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[144] letters while on my way from home, but those were Parthian shafts. I shall follow so close upon my letters, that it will be superfluous to write till I come home.


You will see that this is written in a hurricane of haste.

To Dr. Francis Lieber, Philadelphia.

Boston, July 17, 1834.
my dear doctor,—Yours containing the notice of ‘Mittermaier's Journal’ was duly received. I thank you for it; it was what was wanted. Your friendly address to me I appreciate, and under your advice shall hasten to learn German as speedily as possible. Judge Story will attest to you that my time is not unemployed; if it had been in the least otherwise for the last three months, I should already have made some acquests of that difficult language. I have just, by the help of a dictionary, made out the meanings of half a dozen title-pages in German, to enter in the list of new publications on jurisprudence at the end of our journal. Set that down as a beginning.

You may see at Micklin and Johnson's, probably, the ‘Law Magazine,’ No. 23, which contains Mittermaier's article on German criminal law. I see he has just published another medical work on ‘Proofs,’ &c.

I was with Judge Story when he received your letter giving an account of Mittermaier's article on his ‘Commentaries on the Constitution.’ How long is that article, and what is its purport and point? Ought it not to be presented to our public, translated?1 I burn to know German, that I may at once read all these things myself, and not pester with my ignorance my indulgent friends.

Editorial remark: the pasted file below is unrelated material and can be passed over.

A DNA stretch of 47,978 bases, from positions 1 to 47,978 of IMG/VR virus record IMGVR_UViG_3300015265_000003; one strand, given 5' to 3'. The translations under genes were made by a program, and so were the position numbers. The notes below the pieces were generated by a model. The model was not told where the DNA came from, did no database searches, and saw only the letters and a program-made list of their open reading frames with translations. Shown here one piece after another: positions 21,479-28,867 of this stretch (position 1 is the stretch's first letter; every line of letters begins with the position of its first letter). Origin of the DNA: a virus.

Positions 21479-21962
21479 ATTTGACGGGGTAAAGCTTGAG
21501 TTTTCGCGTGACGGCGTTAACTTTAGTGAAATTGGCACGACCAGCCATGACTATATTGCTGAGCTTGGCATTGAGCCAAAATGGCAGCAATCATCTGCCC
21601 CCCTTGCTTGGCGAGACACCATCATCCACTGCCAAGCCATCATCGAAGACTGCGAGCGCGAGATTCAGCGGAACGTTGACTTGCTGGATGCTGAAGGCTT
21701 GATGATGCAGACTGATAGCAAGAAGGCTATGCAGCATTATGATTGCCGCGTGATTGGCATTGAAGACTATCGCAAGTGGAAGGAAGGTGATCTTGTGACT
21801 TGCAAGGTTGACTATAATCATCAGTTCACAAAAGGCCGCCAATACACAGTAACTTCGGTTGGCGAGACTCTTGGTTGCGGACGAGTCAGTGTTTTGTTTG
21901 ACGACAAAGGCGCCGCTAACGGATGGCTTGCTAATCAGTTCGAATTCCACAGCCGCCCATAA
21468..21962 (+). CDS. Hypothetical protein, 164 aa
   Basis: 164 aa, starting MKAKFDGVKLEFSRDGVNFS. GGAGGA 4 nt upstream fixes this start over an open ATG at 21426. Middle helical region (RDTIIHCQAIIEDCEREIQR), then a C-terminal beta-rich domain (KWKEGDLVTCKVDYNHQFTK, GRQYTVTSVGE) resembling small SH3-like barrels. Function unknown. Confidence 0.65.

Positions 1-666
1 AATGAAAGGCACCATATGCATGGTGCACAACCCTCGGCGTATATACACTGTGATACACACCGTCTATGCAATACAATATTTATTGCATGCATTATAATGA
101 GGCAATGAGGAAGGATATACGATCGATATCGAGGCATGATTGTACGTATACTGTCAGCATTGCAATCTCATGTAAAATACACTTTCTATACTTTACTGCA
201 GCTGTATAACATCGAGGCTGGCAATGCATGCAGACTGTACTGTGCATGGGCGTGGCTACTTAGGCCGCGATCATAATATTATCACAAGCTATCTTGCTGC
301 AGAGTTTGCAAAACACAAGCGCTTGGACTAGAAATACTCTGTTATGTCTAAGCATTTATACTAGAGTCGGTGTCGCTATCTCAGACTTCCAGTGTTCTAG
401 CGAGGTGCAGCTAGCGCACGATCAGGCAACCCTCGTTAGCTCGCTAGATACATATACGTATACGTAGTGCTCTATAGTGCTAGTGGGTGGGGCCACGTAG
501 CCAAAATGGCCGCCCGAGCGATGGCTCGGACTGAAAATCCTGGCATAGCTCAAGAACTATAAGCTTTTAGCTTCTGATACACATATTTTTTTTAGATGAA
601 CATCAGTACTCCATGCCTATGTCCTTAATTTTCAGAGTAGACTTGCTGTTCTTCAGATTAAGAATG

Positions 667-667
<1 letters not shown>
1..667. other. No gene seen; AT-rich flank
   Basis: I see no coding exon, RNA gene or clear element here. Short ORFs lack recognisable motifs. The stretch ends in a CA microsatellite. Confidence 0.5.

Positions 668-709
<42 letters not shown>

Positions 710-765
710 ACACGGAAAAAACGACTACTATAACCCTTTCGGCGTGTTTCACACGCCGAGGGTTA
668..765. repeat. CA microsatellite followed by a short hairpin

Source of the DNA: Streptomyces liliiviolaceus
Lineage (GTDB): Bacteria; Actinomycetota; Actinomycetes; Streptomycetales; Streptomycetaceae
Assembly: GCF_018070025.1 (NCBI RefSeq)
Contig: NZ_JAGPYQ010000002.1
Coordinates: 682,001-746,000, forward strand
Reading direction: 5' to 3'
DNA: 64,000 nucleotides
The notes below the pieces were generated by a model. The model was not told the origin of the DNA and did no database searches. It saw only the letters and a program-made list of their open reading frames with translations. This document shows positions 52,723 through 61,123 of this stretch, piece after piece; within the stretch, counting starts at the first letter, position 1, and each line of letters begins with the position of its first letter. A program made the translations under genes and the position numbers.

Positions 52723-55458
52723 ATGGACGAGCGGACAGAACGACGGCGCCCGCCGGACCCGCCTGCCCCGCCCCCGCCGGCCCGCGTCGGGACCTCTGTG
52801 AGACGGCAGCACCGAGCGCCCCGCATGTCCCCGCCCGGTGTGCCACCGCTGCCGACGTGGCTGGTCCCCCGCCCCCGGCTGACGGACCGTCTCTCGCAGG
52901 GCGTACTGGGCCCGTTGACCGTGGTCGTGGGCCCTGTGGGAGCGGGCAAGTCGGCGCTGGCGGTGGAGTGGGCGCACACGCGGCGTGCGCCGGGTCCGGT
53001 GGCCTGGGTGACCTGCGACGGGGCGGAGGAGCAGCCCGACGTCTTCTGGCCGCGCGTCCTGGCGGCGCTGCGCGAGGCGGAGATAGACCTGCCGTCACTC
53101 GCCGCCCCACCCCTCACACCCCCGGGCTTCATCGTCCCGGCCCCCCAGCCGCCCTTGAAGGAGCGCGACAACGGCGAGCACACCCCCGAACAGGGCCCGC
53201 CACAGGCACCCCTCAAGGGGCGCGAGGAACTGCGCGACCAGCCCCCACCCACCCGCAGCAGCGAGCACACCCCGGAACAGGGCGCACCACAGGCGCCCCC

Can I help you about towns?2 You will wish first to state in brief what towns are in England,—to get, as it were, a unit of measure; and because ours are fashioned more or less upon those models. You will then be led to state that towns are public corporations: and here explain a nice distinction of the common law between public and private corporations,—a distinction unknown to the civil law, and, I presume, to German or any continental jurisprudence. The early history of New England should be searched, in order, as it were, to go behind the statute-book; for, I take it, towns were established long before there was much systematic legislation. Indeed, I have always regarded the formation of New England into towns as one of the peculiarities of the first settlers, to be accounted for by a study of their circumstances and character. Can I assist you? I have several engagements

1 ‘American Jurist,’ July, 1835, Vol. XIV. p. 247.

2 Mittermaier had requested Dr. Lieber to contribute to a German magazine an article on ‘Towns.’ This was prior to the publication of Tocqueville's review of the ‘American System of Townships,’ and particularly of the towns of New England, in his ‘Democracy in America,’ Vol. I. ch. 5.

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